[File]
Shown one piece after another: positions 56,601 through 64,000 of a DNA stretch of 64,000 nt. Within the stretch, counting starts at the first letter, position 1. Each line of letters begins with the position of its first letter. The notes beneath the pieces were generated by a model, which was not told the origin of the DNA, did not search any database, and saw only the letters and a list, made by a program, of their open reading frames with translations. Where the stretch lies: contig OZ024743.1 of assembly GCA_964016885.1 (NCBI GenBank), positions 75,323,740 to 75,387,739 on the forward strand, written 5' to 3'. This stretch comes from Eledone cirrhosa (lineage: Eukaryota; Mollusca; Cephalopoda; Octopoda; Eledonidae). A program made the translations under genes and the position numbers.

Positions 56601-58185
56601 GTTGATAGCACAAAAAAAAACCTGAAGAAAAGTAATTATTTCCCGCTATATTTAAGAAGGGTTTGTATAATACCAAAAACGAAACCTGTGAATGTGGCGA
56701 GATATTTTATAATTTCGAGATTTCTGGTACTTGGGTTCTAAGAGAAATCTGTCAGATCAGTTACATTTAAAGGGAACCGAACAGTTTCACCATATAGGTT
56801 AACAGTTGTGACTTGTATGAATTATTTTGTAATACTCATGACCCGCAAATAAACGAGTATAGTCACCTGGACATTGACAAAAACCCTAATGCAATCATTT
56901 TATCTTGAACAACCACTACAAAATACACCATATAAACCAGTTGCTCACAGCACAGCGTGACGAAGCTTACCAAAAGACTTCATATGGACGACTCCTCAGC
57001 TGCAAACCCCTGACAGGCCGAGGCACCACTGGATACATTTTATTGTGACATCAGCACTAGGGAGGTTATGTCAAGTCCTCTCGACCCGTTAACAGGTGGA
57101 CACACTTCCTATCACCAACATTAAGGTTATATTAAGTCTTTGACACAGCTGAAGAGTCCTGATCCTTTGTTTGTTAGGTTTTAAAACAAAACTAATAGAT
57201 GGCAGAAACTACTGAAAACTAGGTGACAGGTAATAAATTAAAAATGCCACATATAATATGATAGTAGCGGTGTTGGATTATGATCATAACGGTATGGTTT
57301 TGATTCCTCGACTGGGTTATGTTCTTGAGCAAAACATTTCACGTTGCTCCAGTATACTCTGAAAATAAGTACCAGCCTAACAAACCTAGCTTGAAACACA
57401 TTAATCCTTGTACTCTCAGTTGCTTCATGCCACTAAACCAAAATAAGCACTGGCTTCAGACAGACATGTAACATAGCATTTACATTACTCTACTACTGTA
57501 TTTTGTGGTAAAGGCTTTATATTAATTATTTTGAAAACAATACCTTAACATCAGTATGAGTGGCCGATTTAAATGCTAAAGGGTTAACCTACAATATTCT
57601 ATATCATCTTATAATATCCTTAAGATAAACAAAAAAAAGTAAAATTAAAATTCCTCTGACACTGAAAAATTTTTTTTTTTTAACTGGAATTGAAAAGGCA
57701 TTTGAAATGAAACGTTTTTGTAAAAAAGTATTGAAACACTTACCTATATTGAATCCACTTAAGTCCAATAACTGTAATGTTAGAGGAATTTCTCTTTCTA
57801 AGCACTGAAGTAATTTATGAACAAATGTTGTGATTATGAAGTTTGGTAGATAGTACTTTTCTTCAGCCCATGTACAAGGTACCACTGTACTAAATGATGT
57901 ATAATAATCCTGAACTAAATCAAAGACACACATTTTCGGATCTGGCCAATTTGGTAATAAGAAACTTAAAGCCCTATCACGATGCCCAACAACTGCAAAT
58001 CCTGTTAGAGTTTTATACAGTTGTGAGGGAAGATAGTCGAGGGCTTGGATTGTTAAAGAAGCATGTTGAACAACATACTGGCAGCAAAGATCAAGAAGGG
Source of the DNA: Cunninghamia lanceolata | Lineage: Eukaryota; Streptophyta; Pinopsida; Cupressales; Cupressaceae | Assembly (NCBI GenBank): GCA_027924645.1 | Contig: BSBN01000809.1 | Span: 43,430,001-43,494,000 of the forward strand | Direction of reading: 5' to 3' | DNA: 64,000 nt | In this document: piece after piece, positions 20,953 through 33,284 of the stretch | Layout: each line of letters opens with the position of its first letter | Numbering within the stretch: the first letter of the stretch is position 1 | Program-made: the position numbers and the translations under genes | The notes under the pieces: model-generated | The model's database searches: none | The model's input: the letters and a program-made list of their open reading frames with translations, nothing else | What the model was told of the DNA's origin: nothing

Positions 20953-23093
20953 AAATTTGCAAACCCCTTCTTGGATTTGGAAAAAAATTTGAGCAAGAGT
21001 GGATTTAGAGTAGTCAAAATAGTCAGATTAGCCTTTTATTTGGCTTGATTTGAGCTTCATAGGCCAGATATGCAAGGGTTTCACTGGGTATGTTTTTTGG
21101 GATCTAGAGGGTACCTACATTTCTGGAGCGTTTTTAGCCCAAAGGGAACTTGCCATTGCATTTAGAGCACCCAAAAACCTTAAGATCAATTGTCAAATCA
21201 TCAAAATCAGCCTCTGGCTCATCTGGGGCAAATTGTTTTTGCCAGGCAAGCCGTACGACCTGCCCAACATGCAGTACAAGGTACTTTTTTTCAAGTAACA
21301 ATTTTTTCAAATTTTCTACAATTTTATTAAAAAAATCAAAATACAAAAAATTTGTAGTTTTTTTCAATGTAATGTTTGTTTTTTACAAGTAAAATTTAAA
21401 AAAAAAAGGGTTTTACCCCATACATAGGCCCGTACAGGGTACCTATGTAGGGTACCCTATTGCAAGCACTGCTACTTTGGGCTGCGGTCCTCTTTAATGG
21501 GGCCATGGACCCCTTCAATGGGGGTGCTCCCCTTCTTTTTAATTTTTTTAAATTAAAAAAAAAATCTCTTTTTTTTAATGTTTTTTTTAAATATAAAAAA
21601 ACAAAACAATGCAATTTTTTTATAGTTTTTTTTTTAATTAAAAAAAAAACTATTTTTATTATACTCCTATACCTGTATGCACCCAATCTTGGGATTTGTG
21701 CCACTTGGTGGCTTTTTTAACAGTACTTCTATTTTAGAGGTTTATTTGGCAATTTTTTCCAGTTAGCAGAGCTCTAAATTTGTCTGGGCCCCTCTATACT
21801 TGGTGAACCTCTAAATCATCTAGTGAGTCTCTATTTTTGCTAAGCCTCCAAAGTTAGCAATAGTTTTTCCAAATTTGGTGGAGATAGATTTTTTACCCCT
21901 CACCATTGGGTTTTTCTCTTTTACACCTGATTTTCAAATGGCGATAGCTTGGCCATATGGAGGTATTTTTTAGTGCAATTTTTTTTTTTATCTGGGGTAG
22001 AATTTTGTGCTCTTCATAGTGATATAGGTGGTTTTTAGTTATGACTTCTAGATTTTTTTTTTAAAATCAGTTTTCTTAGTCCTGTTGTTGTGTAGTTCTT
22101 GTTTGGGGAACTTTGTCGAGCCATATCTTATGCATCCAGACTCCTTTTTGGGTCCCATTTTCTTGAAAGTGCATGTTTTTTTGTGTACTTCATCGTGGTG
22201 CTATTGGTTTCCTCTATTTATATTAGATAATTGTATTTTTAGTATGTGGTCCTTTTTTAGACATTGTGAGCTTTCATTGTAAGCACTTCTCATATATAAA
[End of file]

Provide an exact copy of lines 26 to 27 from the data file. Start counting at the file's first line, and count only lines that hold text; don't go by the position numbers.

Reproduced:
21501 GGCCATGGACCCCTTCAATGGGGGTGCTCCCCTTCTTTTTAATTTTTTTAAATTAAAAAAAAAATCTCTTTTTTTTAATGTTTTTTTTAAATATAAAAAA
21601 ACAAAACAATGCAATTTTTTTATAGTTTTTTTTTTAATTAAAAAAAAAACTATTTTTATTATACTCCTATACCTGTATGCACCCAATCTTGGGATTTGTG